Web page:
For a moment, Judy wished she were back on earth - to be off this over-baked, poor excuse of a planet - curled up in bed, plugged into her VPod, experiencing a virtual adventure. This was no VPod game. For one thing, the pain would have already triggered a shutdown, and the pain was getting worse as the burning sensation crawled up her arm and into her body. The puking would also have triggered a shutdown, as the fire reached her stomach. Down on her knees, she caught herself before she fell completely forwards. "A little more gravity on this planet, and I would be face-down in my lunch," she thought to herself.

Judy placed her other hand on the ground to brace herself, "Why did I choose this assignment in the first place?" she though, "I had seniority. I could be exploring the lush, blue Kanthar moons right now. But no, I had to prove that I was up for any assignment...they are laughing at me right now...I am such a fool!" Judy deposited the remainder of her lunch onto the gray-black sand.

The creature attached to Judy knew exactly what it was doing: It had been lying in the sand, waiting for decades, perhaps longer, for a potential symbiont brave enough to stick an appendage into it's burrow. "Probably not brave, just stupid," Judy thought as she weakly stood up, noticing that her finger was dripping blood, spiced with streaks of a pale-green substance, onto the warm sand.

The creature attached to her finger had protruded four upper tendrils and was groping the air, searching for something else to cling to. Judy had a sense that she was groping the air. When the creature felt movements in the air current, or when it's body was stretched as Judy made a fist, Judy felt these same sensations. She was feeling what the creature was feeling. If she concentrated on the creatures tendrils, she could make them stop moving, or make them move from side to side - losing her concentration, the tendrils would again blindly grope the air. She also had a an overwhelming, almost sensual desire to attach herself to something else. "This is so disgusting," she murmured - quietly enough not to be heard on the com system.

The sand creature was becoming part of Judy, or was she was becoming part of the creature?

Sunday, June 13, 2010

excerpts from the work of Bruno Schulz

My plan was to add some excerpts from Bruno Schulz's The Street of Crocodiles and Other Stories while re-reading the book, for how many times? However, I am finding it difficult to dissect his work. Like a fractal, any part of the whole is complete and noteworthy, yet it is difficult for me to select any given slice, since the text on either side of my demarcation is just as profound as what I originally roped off. I find myself scooping up more and more border material until I am left holding the entire contents of the book. If you have never read the collection of stories, my suggestion is to purchase a copy and place it beside the bed. The following might give you an idea if this suggestion is appropriate.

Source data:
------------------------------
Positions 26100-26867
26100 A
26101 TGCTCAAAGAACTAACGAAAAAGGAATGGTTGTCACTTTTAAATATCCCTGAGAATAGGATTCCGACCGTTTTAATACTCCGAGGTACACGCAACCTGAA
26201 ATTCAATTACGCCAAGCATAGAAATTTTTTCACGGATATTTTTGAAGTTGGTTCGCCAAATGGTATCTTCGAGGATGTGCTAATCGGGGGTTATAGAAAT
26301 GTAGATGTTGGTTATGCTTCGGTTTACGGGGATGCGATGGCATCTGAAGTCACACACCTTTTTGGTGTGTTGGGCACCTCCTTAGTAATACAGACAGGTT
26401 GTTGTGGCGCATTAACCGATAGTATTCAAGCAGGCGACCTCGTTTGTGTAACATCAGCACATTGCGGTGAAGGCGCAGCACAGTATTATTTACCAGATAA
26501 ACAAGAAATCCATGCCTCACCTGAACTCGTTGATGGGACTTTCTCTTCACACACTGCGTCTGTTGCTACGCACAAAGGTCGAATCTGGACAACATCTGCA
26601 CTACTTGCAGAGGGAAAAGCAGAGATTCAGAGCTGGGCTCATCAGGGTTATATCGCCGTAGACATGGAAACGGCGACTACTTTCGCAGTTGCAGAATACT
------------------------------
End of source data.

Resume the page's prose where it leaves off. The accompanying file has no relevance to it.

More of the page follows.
An attempt:

Excerpts from Street Of Crocodiles and Other Stories by Bruno Schulz, translated by Celina Wieniewska

(from forward by Jonathan Safran Foer)
There are things Schulz wrote, "that cannot ever occur with any precision. They are too big and too magnificent to be contained in mere facts. They are merely trying to occur, they are checking whether the ground of reality can carry them. And they quickly withdraw, fearing to lose their integrity in the frailty of realization." Our lives, the big and magnificent lives we can just barely make out beneath the mere facts of our lifestyles, are always trying to occur. But save for a few rare occasions--falling in love, the birth of a child, the death of a parent, a revelatory moment in nature--they don't occur; the big magnificence is withdrawn. Stories rub at the facts of our lives. They give us access--if only for a few hours, if only in bed at the end of the day--to what's beneath.

But rub is too gentle a word for Schulz's writing. And what it uncovers is nothing like a fairy tale. I remember the first time I read The Street of Crocodiles. I loved the book, but didn't like it. The language was too heightened, the images too magical and precarious, the yearnings too dire, the sense of loss too palpable--everything was comedy or tragedy. The experience was too intense to be pleasant, in large part because it reminded me of how mundane--how unintense--my life was.


(from introduction by David A Goldfarb)
Schulz maintains that, when viewed through the "poetic" imagination, any degraded scrap of reality-- anything that might be found in the world's tandeta, a Polish word describing goods that are shoddy, cast off, second-rate, or trashy--might reveal the qualities of the sublime.


(from The Street of Crocodiles)